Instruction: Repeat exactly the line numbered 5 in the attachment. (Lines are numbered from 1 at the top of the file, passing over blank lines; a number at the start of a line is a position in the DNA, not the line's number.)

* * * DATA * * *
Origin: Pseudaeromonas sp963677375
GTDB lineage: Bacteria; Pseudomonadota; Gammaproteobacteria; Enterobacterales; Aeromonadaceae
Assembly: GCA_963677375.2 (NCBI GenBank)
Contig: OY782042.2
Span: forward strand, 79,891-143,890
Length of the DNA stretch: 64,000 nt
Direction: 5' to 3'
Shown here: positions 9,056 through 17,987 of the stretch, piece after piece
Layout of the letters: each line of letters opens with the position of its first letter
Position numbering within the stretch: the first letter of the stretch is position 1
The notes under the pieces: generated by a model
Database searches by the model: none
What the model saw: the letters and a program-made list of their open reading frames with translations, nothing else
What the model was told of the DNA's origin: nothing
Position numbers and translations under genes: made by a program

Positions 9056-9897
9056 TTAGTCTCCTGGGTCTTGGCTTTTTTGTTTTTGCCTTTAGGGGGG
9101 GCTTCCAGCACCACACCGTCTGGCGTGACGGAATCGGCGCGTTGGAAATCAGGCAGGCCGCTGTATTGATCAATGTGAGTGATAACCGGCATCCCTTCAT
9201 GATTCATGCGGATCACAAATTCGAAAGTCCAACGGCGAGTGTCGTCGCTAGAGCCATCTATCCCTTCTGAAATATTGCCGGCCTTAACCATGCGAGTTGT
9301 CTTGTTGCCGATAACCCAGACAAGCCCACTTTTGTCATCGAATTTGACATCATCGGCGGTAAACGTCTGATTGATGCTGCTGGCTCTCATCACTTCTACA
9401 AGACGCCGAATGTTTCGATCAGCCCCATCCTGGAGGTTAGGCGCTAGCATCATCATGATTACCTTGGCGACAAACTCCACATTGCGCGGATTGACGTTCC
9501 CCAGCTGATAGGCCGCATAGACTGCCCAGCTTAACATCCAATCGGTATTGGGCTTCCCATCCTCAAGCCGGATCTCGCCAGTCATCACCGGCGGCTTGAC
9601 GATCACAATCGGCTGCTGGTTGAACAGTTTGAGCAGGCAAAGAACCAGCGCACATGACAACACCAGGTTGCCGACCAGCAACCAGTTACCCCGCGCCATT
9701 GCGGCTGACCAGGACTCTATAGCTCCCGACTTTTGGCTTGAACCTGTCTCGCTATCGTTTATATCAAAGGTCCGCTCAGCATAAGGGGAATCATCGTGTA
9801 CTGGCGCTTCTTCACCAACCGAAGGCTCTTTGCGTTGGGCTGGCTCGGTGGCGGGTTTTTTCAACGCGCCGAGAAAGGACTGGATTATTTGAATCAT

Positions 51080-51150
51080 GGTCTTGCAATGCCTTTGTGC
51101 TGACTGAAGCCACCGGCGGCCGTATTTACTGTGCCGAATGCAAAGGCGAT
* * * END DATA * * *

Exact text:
Span: forward strand, 79,891-143,890